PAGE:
Hw-module slot 0 shutdown—Not supported.

[no] crypto engine [slot | accelerator] 0—See Table 1-5

Removing VSA

You must enter a disabling CLI (see Table 1-5) before removing the card to avoid damaging the hardware.


Table 1-5 crypto engine Command

Command
Description of VSA Behavior
Crypto engine slot 0
Crypto engine accelerator 0

Note The VSA can only be inserted in slot 0 (the I/O controller slot).

This allows the VSA to come up and be registered as a crypto engine with the system.

If you just performed this configuration and the VSA is currently disabled, reload or reset the system to bring the VSA up.

Note The current crypto engine will be still running, and the VSA will take over after the next system reboot.

No crypto engine slot 0
No crypto engine accelerator 0

These CLIs will disable the VSA. This is a configuration setting, so the VSA will remain disabled until you remove this configuration and system reloads or resets.


LEDs

The VSA has one LED, as shown in Figure 1-3.

Figure 1-3 VSA LED

Table 1-6 VSA LED

Color
State
Function

No color

Off

Indicates that the VSA is disabled.

Green

On

Indicates the VSA is powered up and enabled for operation.

Amber

On

Indicates VSA is booting or has encountered errors.

Yellow

Powering Up

Indicates that the VSA is powering up, but software initialization has not started yet.


The following conditions must be met before the enabled LED goes on:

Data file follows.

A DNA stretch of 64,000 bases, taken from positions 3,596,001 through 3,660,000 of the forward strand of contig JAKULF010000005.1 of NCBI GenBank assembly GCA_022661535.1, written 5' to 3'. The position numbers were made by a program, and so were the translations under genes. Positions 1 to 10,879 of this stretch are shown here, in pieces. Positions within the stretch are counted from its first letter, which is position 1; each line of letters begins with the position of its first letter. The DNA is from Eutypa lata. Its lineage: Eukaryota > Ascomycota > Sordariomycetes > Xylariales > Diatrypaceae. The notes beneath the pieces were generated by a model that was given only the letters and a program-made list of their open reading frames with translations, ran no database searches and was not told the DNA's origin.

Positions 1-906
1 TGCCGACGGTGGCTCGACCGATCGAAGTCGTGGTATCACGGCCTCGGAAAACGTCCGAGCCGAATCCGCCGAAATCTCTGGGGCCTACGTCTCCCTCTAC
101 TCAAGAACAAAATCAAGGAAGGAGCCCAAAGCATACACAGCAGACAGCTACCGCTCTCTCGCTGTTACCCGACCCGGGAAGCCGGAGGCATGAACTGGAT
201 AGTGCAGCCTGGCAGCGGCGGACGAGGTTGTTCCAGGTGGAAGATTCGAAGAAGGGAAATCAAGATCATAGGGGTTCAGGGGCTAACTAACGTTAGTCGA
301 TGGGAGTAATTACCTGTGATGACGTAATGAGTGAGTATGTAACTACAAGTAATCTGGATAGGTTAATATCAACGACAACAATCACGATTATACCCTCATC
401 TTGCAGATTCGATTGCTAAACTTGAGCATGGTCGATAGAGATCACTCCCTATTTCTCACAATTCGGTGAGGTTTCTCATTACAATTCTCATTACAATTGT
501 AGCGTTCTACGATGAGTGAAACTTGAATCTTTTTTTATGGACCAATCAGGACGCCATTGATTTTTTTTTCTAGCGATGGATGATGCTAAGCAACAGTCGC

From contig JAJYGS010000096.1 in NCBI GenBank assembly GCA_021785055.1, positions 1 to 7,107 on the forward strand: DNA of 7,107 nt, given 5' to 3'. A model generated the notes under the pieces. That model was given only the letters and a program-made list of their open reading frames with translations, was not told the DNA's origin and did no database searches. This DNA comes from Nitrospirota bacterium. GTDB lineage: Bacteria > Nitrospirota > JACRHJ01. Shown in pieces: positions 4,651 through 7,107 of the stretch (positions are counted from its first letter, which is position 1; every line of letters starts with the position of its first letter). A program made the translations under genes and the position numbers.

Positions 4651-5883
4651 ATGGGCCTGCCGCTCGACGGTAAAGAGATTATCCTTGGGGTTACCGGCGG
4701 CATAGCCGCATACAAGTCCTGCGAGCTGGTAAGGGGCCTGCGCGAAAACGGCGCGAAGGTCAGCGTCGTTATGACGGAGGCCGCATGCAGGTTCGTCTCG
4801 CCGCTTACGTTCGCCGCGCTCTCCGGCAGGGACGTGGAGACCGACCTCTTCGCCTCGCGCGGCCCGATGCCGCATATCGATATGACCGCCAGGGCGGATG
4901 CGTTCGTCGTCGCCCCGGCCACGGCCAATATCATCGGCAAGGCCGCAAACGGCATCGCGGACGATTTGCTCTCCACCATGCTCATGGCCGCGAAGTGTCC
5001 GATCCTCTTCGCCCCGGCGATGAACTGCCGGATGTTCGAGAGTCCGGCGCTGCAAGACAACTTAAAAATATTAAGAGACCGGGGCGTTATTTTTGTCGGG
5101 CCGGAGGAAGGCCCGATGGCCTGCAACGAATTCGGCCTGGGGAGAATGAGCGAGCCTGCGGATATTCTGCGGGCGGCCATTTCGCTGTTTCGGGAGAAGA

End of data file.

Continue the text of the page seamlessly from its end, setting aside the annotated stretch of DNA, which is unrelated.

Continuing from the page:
The VSA is correctly connected to the backplane and receiving power.

The system bus recognizes the VSA.

If either of these conditions is not met, or if the router initialization fails for other reasons, the enabled LED does not go on.

Connectors

See Figure 1-2 for the VSA connectors.

Slot Locations

This section includes the following topics:

Cisco 7204VXR Router

Cisco 7206VXR Router

See Figure 1-4 for the slot numbering for the Cisco 7204VXR router.

See Figure 1-5 for the slot numbering for the Cisco 7206VXR router.

Cisco 7204VXR Router

The VSA is supported in the I/O controller port on the Cisco 7204VXR router (see 3 in Figure 1-4).

Figure 1-4 Cisco 7204VXR Router - Front View

1

Port adapter

3

VSA in I/O controller slot

2

Port adapter lever

   

Cisco 7206VXR Router

The VSA is supported in the I/O controller port on the Cisco 7206VXR router (see 4 in Figure 1-5).

Figure 1-5 Cisco 7206VXR - Front View

1

Blank port adapter

3

VSA in the I/O controller slot

2

Port adapter